The YouGov panel is comprised of more than 360,000 respondents who have opted-in to answer surveys for the company. Such respondents are recruited through the YouGov website as well as through advertising on other websites, and the company makes extensive efforts to recruit underrepresented groups to the panel. Nevertheless the sample, though drawn at random from the YouGov panel, is not a random sample of the United Kingdom population. Comparing the sample to the 2011 Census data we can see that the sample is broadly representative of the British population in terms of sex and region of residence. However, the sample is less representative in terms of age, ethnicity, and religion.
YouGov does not recruit panellists who are below the age of 18 which explains the low proportion of respondents in the 15-19 cage category defined by the Census. Putting this aside it remains the case that younger people (below the age of 30), older people (over the age of 75) and, less dramatically, people in their forties are underrepresented. By contrast respondents in their thirties and especially in their fifties and sixties are overrepresented in the sample. In terms of ethnicity, White British people are overrepresented in the sample whilst almost every other ethnic group is underrepresented. The story is a similar one in relation to religion, with respondents with no religion overrepresented and all other religious groups underrepresented in the sample.
Table 3 – Comparison of
Sample and Population Sex
Table 4 – Comparison of Sample Table 5 – Comparison of Sample
and Population Region of Residence and Population Age Categories
Table 6 – Comparison of Sample Table 7 – Comparison of Sample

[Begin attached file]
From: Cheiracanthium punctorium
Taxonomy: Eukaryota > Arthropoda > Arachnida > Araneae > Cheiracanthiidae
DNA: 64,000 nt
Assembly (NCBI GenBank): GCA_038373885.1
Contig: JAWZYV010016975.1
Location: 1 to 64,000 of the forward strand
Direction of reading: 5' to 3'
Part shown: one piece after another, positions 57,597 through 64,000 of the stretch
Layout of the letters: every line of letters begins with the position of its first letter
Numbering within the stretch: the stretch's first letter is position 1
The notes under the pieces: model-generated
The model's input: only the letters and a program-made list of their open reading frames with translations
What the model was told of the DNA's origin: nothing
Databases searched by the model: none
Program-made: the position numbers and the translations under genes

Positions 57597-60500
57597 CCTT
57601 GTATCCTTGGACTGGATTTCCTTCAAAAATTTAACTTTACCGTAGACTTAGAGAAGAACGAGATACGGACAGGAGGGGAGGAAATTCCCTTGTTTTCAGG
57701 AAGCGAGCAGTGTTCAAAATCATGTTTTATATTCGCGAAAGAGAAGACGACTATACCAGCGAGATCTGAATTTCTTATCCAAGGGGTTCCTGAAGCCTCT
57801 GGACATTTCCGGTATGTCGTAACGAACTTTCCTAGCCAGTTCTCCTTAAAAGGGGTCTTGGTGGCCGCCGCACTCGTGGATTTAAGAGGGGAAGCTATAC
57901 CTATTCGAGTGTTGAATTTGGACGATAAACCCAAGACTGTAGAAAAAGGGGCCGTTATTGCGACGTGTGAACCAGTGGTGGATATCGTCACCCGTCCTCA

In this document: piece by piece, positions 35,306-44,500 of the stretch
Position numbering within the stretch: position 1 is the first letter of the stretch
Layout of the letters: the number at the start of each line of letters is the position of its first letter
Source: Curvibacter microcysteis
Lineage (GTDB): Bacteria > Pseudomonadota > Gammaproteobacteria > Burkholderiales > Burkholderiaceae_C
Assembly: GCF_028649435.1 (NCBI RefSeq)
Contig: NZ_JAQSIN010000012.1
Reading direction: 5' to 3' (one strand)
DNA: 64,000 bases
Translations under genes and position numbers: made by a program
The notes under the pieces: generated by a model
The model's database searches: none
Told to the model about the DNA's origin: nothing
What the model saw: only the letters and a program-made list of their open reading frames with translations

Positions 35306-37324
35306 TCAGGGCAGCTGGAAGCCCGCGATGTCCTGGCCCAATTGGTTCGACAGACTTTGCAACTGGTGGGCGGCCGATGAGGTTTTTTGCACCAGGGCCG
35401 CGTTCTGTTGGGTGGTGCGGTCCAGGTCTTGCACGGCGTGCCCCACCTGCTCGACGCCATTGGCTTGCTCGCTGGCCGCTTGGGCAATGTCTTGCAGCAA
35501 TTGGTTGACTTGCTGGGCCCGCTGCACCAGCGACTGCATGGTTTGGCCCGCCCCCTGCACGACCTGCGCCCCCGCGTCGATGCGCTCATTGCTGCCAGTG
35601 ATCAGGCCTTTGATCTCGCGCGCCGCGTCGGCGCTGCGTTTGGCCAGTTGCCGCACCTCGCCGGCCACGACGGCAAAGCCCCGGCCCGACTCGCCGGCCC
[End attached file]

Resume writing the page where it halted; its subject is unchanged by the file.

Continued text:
and Population Ethnic Group and Population Religious Group
The fact that the sample is not representative of the British population may have implications for any findings emerging from the subsequent analysis, especially if the goal is to generalise those findings to the population. However, representativeness of samples is more important when presenting descriptive statistics than it is when examining causal relationships. This has been demonstrated in an article by David Sanders, Harold D. Clarke, Marianne C. Stewart, and Paul Whiteley. They conducted a survey experiment in which a face-to-face survey was fielded to a clustered probability sample whilst a self-completion survey containing the same questions was fielded online to a sample of YouGov panellists. Analysis of the resulting data revealed significant but minimal differences in the levels of party support indicated by the two samples. By contrast, the significant variables emerging in models of voting behaviour were almost all the same. Based on those findings, and given that the goal of the current research is to test models of political behaviour rather than to describe distributions in the population, it is reasonable to utilise the survey data gathered despite its lack of representativeness.
 David Sanders, Harold D. Clarke, Marianne C. Stewart, and Paul Whiteley, ‘Does Mode Matter for Modeling Political Choice? Evidence from the 2005 British Election Study’, Political Analysis, Vol. 15, No. 3 (Summer, 2007), pp. 257-285.